The Secretary of State is right to commend councils for the excellent work they are doing, particularly to help the most vulnerable in our communities and to commit the resources necessary to ensure councils have the finances to do that. Yesterday at the Housing, Communities and Local Government Committee, both the Local Government Association and the Chartered Institute of Public Finance and Accountancy said that in the current circumstances it would be wise to postpone the fair funding review and the business rate retention scheme changes, and in 12 months’ time have a much more fundamental review to put local government finances on a sustainable footing for the long term. Will the Secretary of State give serious consideration to those proposals?
I am grateful for the comments of the Chair of the Select Committee, and I think it is true that capacity in local councils is extremely stretched at this moment in time, so a fundamental reform such as fair funding, which we need to get right in everybody’s interests, would be difficult to take forward in the way that we would all wish it to be at the current time. I will give further thought to that and work with my right hon. Friend the Chancellor before coming back to the House or the sector with a decision.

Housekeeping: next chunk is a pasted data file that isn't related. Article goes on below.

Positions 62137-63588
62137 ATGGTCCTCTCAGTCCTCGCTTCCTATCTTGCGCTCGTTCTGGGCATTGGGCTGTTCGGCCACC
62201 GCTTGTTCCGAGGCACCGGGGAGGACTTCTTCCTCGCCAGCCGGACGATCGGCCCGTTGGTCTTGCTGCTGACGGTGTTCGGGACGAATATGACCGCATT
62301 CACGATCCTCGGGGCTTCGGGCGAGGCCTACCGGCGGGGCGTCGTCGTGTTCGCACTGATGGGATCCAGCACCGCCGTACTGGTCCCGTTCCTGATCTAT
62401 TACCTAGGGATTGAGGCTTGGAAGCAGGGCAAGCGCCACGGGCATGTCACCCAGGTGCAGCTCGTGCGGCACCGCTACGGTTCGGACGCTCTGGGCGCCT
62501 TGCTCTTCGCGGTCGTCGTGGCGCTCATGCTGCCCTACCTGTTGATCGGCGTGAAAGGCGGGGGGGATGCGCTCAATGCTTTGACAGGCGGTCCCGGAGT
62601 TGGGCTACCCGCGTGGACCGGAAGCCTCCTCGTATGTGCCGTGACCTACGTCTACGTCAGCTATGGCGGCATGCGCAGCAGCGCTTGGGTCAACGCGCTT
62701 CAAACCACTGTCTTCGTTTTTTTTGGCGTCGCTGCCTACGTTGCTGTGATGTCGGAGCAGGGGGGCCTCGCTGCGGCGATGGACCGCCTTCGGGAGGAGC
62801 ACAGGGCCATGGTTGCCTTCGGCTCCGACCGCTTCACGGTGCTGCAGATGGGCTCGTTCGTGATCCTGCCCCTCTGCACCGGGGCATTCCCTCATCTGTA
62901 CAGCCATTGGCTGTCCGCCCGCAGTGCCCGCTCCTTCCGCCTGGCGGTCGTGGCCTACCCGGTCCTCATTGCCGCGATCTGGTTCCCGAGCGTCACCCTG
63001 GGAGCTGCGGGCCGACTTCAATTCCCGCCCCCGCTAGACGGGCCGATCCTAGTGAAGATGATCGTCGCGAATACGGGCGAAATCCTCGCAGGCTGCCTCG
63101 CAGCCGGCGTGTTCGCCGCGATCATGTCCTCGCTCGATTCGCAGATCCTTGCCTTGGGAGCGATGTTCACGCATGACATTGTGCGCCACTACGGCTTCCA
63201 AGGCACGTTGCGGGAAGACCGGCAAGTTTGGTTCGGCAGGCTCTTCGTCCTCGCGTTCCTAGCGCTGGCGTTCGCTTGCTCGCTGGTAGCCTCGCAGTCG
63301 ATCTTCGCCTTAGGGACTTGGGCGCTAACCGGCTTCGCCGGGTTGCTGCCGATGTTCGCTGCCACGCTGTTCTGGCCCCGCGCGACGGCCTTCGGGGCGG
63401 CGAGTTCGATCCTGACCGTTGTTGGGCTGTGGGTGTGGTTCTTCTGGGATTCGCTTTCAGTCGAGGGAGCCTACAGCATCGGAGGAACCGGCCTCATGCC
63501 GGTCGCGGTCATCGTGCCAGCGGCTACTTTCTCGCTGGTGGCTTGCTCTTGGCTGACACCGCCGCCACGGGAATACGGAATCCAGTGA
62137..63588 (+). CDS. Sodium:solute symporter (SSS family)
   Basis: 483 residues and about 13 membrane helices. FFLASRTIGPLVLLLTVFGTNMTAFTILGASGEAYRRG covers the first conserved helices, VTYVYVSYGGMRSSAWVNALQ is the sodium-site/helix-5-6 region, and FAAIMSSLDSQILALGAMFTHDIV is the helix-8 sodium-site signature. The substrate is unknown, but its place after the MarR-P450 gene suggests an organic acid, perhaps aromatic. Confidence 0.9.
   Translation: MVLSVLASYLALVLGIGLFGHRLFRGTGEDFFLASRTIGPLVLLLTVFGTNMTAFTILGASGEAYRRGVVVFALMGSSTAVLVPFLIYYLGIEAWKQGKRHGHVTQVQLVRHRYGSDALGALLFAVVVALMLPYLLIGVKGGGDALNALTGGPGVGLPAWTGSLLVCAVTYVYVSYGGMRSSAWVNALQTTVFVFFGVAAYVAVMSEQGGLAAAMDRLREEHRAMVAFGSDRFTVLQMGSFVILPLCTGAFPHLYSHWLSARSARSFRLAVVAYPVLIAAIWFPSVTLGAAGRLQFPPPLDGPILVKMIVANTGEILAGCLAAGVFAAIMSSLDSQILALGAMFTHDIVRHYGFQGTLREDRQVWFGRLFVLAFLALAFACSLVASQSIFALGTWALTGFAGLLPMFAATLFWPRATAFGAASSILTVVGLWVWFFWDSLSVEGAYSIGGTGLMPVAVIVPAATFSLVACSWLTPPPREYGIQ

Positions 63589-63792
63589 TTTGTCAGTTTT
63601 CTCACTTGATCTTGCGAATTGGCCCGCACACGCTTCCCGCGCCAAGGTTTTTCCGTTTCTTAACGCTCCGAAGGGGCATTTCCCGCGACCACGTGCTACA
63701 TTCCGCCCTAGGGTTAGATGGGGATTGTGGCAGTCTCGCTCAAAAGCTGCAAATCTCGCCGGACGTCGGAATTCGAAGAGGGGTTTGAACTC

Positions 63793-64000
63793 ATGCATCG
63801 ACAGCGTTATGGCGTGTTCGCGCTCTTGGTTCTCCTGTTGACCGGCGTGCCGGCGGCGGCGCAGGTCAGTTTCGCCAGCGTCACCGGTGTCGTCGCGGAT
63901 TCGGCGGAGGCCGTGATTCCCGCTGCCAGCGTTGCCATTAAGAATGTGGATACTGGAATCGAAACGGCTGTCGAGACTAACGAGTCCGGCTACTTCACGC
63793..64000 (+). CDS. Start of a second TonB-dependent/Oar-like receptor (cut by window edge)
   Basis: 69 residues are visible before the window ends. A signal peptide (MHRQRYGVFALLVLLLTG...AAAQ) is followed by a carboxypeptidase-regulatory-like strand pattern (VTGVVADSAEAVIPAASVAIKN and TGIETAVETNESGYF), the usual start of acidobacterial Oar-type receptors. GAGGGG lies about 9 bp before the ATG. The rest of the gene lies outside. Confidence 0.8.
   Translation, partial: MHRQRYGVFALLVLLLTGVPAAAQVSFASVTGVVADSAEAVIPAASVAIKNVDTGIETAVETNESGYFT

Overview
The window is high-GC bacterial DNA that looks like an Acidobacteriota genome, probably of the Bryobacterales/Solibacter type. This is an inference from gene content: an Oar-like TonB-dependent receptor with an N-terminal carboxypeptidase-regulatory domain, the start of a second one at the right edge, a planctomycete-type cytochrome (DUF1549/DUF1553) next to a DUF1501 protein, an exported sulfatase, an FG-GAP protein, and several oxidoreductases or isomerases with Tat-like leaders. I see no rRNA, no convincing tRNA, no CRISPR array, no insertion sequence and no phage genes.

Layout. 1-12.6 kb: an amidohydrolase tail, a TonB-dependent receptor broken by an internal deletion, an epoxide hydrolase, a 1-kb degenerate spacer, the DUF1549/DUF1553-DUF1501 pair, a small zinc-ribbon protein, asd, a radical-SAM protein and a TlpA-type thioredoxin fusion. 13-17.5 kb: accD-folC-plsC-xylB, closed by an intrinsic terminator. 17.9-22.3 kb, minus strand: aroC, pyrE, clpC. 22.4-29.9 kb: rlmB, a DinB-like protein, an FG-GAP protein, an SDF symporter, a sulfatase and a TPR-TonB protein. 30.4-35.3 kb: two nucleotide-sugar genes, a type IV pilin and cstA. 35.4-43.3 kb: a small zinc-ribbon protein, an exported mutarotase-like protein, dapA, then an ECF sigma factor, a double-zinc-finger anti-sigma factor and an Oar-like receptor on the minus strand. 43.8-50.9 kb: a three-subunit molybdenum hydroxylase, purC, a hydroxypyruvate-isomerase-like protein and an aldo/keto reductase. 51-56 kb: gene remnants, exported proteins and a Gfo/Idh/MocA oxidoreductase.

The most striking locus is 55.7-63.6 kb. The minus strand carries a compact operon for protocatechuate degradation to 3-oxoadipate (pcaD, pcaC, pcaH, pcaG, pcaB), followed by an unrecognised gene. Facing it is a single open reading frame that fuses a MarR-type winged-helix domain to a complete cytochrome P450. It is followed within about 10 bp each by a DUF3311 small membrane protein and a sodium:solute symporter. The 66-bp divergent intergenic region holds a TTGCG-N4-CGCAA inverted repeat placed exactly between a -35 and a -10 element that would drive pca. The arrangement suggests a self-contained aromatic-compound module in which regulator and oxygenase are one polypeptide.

We know that coronavirus does not restrict borders or immigration status. Many asylum seekers and failed asylum seekers find themselves not only socially isolating, but in financial destitution. Last month, the Prime Minister said that those people would get the support from the Home Office that they need and deserve. Can I ask the Secretary of State why people are still being told that they have no recourse to public funds? They are being left in complete isolation at the height of a global pandemic.
We are really proud of the work that local councils have done in England, and there is a similar workstream in Scotland to bring people off the streets and offer them safer accommodation. Today more than 90% of rough sleepers within England are in safer accommodation, such as hotels. A huge amount of work has now to be done, having brought those people in, to care for them and then to work through what the next steps are, so that they can move on to better accommodation and greater support in the future. With respect to no recourse to public funds, the Government’s position and the law have not changed, but councils are able to use their discretion within the law to support those individuals, as they would in the normal way.